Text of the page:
Background: Anemia is common in patients with CHF and is associated with higher morbidity and mortality. The combination of erythropoietin (EPO) and iron increases hemoglobin (Hb) and improves symptoms and exercise capacity in anemic CHF patients. It is not known whether intravenous iron alone is an effective treatment for anemia associated with CHF.

Forever taking it on the chin (do not go there), those sweet Wilson sisters deserve a break. First, early in their career, there was that cheesy ad campaign implying the sibs were engaged in incestuous lezbionic relations (see above), then throughout the Eighties, can we talk about all that body-shaming of lead singer Ann? (From mostly paunchy, bald white dude rock critics?) And then there was that whole Sarah "Barracuda" thing in the 2008 election. Seriously, cut them a break. No matter how you might feel about them or their music, chances are, you never made Robert Plant cry. Poo Poo Platter will do their best this week to send them up and lay them out at the Hail Yasss: Raging Heart On, but we have a feeling whatever cruelty may be on tap will be delivered with open (albeit garroted) hearts and bled out in a big gooey puddle of plasmic love. (See Friday.)

HAIL YASSS: RAGING HEART ON Poo Poo Platter lays out a heartfelt tribute to the sisters Wilson and gets all "Barracuda" on yo ass. Fri., Nov. 13, 10pm. Elysium, 705 Red River. $5.

Simultaneous heart and kidney transplantation delivers better survival for dialysis- and nondialysis-dependent recipients up to a glomerular filtration rate (GFR) of approximately 30 mL/min/1.73 m2 compared with heart transplantation alone, a study has shown.

Using the United Network for Organ Sharing registry, the authors compared long-term mortality between recipients with kidney dysfunction who underwent heart-kidney transplantation (n= 1,124) and those who had isolated heart transplantation (n=12,415) in the US between 2005 and 2018. Among patients who received heart-kidney transplants, contralateral kidney recipients were compared for allograft loss. Finally, the authors used multivariable Cox regression for risk adjustment.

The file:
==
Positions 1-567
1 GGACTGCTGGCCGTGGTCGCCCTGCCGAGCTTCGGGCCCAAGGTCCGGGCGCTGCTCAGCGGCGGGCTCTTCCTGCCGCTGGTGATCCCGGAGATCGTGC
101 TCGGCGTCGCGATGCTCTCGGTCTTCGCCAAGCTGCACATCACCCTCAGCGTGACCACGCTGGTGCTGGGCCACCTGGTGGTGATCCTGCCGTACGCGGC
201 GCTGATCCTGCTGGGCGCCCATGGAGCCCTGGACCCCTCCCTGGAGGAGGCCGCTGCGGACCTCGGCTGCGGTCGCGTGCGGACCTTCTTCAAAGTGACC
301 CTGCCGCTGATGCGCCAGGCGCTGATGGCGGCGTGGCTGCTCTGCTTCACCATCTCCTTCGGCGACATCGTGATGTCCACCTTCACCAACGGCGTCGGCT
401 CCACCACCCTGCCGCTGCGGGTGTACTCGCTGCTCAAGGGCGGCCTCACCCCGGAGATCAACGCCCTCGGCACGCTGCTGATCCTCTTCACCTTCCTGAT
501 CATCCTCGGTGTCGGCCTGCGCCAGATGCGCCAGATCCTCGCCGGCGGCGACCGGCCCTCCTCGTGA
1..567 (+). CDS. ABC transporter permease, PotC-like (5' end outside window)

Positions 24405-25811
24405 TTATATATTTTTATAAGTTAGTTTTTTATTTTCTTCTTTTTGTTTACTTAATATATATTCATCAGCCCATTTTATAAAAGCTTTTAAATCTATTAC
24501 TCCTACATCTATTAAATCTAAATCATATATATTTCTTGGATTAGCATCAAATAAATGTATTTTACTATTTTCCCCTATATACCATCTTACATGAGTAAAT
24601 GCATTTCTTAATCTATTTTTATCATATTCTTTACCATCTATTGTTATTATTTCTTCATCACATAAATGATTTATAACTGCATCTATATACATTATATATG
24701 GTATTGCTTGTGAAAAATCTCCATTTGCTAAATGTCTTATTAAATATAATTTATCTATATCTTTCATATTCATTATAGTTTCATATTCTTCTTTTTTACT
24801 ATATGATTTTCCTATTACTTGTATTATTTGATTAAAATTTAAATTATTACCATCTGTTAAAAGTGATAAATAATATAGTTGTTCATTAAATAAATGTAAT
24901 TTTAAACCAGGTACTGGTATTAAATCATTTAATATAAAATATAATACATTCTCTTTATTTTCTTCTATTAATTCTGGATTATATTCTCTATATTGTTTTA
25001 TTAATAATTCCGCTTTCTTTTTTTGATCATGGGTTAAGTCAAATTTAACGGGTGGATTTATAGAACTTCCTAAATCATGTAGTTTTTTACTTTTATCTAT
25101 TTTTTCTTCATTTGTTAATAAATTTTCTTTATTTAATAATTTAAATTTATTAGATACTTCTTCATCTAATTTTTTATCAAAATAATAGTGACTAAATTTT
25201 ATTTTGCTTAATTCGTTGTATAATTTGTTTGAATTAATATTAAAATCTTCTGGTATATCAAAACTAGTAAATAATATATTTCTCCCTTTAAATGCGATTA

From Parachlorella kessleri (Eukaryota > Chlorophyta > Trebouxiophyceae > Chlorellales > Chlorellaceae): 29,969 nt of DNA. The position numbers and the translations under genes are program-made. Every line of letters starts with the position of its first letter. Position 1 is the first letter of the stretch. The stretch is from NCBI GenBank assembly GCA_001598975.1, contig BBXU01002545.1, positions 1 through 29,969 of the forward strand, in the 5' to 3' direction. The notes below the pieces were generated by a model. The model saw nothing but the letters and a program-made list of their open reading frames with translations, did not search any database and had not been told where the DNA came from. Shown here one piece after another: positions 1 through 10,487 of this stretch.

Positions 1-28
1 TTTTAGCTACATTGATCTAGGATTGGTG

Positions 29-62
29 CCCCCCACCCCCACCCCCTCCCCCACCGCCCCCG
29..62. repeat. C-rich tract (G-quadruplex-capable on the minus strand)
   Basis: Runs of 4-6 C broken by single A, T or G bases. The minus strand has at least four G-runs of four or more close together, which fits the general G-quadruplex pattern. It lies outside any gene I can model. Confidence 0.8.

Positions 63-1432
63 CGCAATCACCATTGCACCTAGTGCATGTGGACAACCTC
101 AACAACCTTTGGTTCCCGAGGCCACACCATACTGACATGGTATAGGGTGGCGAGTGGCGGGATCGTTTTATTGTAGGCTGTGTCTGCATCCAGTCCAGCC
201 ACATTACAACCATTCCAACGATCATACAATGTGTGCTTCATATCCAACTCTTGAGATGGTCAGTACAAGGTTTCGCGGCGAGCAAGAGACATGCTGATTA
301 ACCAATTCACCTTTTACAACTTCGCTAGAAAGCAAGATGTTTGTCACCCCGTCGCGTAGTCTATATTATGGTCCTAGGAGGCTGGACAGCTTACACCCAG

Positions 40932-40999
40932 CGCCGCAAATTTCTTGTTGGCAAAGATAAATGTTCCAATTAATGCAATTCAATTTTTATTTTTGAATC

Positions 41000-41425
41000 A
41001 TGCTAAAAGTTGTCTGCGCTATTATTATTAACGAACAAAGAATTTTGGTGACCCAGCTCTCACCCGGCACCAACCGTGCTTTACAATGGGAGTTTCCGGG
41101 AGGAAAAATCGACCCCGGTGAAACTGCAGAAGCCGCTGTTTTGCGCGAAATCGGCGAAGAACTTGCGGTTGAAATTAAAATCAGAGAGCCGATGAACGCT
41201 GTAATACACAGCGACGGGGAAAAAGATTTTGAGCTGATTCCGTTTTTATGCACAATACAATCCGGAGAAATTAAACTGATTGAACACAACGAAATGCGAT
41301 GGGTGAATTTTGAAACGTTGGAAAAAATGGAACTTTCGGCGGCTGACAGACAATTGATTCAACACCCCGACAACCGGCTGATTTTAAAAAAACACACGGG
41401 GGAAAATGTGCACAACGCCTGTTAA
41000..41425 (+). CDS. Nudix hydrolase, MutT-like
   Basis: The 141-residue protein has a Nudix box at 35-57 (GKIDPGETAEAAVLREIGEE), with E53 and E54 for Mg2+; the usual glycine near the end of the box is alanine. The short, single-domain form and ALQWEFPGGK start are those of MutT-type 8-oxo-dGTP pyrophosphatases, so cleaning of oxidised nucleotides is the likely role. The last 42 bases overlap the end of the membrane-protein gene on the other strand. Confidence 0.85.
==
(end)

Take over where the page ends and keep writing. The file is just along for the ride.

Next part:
Most of the time, heart attacks start slowly with just mild discomfort and pain, giving warning signs before they strike. If you experience any of the following symptoms, call 911 or ask someone to call 911 immediately.

If others are around, tell them to stay with you until emergency medical services (EMS) workers arrive. Calling 911 is usually the fastest way to get emergency care, as opposed to asking someone to drive you to a hospital in their car. EMS workers are trained to revive people experiencing heart attacks and can also transport you to the hospital for rapid care.

One type of treatment found online is called cough CPR. Some online sources claim that breathing deeply, and then coughing deeply, can raise your blood pressure for a second or two. Sources say this can deliver more blood to your brain. The claim also says that if your heart is beating normally, a deep cough may be able to set it back to normal.

Researchers say the results suggest that doctors should take a patient's living situation as well as age and other established risk factors into account when assessing his or her risk of heart disease.

They say certain heart disease risk factors may be more common in the lifestyles of people who live alone, such as obesity, smoking, high cholesterol, and making fewer visits to the family doctor, and may help explain the findings.

During a two-year period, 646 people were diagnosed with heart attack, severe chest pain (angina), or sudden cardiac death. These three manifestations of heart disease are part of a spectrum of conditions known as acute coronary syndrome.

For example, women over age 60 who lived alone comprised only about 5% of the study participants but accounted for a third of all deaths. Meanwhile, men over 50 who lived alone comprised under 8% of the study participants and accounted for two-thirds of the heart-related deaths.

As knowledge and technology advances, the need to identify objective measures for optimal classification of heart failure patients has become a focal point of many research endeavors. Among the long-time staples which have seen their utility questioned recently are ejection fraction and, now, NYHA class.

Further analysis indicated those classified as having NYHA class III heart failure had a greater rate of cardiovascular events compared to those with NYHA class I (HR, 1.84 [95% CI, 1.44-2.37]) or class II heart failure (HR, 1.49 [95% CI, 1.35-1.64]). Those in NYHA class I had a lower rate of events than those in NYHA class II (HR, 1.24 [95% CI, 0.97-1.58]). Before concluding, investigators pointed out stratification into subgroups defined by NT-proBNP levels identified subgroups of patients with distinctive cardiovascular risk. Underlining this distinctive risk, investigators highlighted results suggesting patients with NYHA class I heart failure with high NT-proBNP levels had a numerically higher event rate than patients with low NT-proBNP from any NYHA class (vs I, HR, 3.43 [95% CI, 2.03-5.87]; vs II, HR, 2.12 [95% CI, 1.58-2.86]; vs III, HR, 1.37 [95% CI, 1.00-1.88]). 041b061a72